The young women from Afghanistan are part of a program educating girls on how to make games and apps to support the increase of female representation in the gaming industry. ‘Afghan Hero Girl’, the worth mentioning accomplishment so far, is a mobile phone game where a princess in a green veil must defeat a wizard and save her family. Afghani women coders are inspiring young girls to play their role in gaming industry.
Like the princess who jumps over obstacles and throws daggers at wicked wizards in the video game they created, a group of women coders in patriarchal Afghanistan aspires to encourage a generation of young girls to destroy barriers.
Afghani Women Coders are Inspiring Girls
The young ladies are a member of an after-school coaching program called ‘Code to Inspire‘ in the western city of Herat, where they get technical skills and build games and apps to teach girls across Afghanistan and beyond.
Their most surprising achievement has been this year’s release of Afghan Hero Girl, a mobile phone app developed over six months by 12 young women in which a princess wearing a green veil jump around a collapsing castle in a hunt to defeat a wizard and save her family.
Fereshteh Forough, the founder and CEO of Code to Inspire, says she understands from experience how revolutionary it can be to just get resources or an opportunity if you’re underprivileged. Particularly if that opportunity is education. She said students were done with the absence of female representation in the gaming industry and told her they were tired of “playing games where men are superheroes”.
The game describes “the difficulties and restrictions that women are facing every day in Afghanistan and despite all the consequences they keep struggling and going through it,” says Forough, who is now based in New York.
Forough perceives technical skills as having an innovative potential in a country where girls often have only inadequate educational opportunities, internet access is inconsistent and women face strongly inherent discrimination at every front.
Like many Afghans, she worries about an ultimate return to the rule of the Taliban, who during their ruthlessly oppressive control in the 1990s outlawed women from working or working outside the house.
“By learning how to code you can do online remote work from the safety of your house if you [can] access the internet,” she says. “The job that we do … is about equality, empowerment, and development so that these young women can play their role in their communities and struggle for their social, political and economic equality.”
Women’s rights and education for girls have made notable accomplishments since the downfall of the Taliban almost two decades ago, but difficulties remain as the rebels often attack girls’ schools and threaten female students.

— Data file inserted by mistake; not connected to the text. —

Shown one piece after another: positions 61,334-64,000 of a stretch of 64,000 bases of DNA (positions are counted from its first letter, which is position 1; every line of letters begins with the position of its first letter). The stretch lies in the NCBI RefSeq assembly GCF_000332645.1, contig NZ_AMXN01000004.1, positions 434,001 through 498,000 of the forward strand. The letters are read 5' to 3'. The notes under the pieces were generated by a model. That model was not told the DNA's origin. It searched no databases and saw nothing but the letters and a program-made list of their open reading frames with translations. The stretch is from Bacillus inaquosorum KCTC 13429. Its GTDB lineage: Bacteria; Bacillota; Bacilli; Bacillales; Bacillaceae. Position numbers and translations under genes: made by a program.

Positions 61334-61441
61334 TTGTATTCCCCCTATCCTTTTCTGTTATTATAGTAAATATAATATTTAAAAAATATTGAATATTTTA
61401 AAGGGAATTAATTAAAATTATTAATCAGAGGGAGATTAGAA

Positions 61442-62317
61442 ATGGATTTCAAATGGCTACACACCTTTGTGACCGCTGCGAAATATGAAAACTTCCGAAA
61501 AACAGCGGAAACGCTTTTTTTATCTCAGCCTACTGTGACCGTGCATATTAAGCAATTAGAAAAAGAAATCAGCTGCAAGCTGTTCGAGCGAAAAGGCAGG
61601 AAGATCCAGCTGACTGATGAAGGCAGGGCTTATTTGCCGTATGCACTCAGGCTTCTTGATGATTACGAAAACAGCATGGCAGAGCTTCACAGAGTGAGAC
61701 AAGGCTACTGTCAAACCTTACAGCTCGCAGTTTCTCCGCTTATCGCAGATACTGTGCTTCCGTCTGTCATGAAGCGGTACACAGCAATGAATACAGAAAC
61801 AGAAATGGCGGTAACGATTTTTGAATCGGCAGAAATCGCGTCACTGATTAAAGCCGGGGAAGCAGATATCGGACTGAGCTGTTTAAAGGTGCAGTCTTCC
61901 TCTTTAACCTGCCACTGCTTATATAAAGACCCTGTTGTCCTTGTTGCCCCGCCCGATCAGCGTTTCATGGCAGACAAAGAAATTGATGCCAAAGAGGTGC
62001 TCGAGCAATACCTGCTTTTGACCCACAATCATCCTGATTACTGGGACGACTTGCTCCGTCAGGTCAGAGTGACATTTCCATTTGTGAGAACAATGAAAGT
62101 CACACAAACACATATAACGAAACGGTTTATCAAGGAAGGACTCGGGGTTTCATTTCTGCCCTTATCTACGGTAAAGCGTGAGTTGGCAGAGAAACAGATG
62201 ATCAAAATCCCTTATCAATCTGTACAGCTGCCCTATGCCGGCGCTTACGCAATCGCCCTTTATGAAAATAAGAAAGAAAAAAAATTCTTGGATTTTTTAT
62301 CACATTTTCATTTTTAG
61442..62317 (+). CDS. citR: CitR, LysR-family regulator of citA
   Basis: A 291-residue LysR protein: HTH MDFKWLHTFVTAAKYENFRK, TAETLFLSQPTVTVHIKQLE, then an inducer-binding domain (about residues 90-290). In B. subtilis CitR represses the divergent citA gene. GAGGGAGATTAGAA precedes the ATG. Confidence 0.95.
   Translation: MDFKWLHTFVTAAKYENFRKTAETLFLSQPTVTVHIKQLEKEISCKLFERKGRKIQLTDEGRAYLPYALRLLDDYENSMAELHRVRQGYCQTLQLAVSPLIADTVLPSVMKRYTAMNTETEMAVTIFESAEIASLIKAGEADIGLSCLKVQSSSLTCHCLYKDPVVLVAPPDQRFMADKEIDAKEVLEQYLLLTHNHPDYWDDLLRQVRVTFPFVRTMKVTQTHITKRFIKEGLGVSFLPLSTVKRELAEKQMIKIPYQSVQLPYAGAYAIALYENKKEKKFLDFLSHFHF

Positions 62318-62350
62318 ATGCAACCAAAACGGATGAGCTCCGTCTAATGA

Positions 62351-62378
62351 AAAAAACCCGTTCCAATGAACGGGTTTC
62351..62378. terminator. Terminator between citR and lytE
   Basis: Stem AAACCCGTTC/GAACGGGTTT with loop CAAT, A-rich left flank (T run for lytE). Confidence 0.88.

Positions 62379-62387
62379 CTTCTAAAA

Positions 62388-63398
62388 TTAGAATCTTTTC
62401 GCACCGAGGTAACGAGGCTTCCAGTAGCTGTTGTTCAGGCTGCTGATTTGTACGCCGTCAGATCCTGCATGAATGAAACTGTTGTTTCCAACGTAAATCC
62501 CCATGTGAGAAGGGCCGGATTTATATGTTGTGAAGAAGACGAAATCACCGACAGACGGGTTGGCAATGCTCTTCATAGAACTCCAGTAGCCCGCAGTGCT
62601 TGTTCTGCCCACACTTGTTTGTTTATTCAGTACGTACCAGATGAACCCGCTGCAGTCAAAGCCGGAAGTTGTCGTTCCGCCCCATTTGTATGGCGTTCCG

The Goal of Code to Inspire
Afghanistan’s continuous war, now in its 19th year, resulted in more than 1,000 schools being closed by the end of 2018, UNICEF says, depriving some 500,000 kids of their right to education. An excessive number of these, about 60 percent are girls.
“In the worst-case scenario, if the Taliban restrict women’s contribution in the workspace, [tech is] a skill that can get them beyond their doorsteps,” Forough says.
The games and apps are both educational and entertaining. Some include memories of the coders or are based on true stories.
For example, in the Fight Against Opium game, soldiers are deployed on a mission to poppy-growing Helmand province. It was based on a real-life story of one of the coders’ siblings who was deployed to the southern province.
“My main goal as a game and app developer is to make as many educational games for girls as possible,” Code to Inspire student Nasrin Wahidy says, who attends the Herat school where the program is based. “We want the girls to learn and get educated faster through games.”
Another game shows young Afghans how to understand the geography of their country by explaining to them where each province is located. So far, Code to Inspire has trained more than 150 students to code, make games and apps, and develop websites.
“They will become a digital citizen of the world without considering geographical boundaries,” Forough says.
The challenge is that a large number of these girls who graduate and have the skills can’t find a job because many firms would rather hire men. They believe men are more competent or have a more solid resume, and girls are not permitted or able to move easily within the country because of the Taliban. But they can still make income working online.
To support its students overcome this, Code to Inspire actively tries partnerships with businesses, studios, and people both within and outside the country that are looking for entrepreneurs or freelancers to complete small projects that are a great fit for striving developers.
For the future, Forough is striving to continue to expand the school in Herat with each new class, as well as open more campuses of Code to Inspire everywhere in Afghanistan – building a “network of women who can support each other.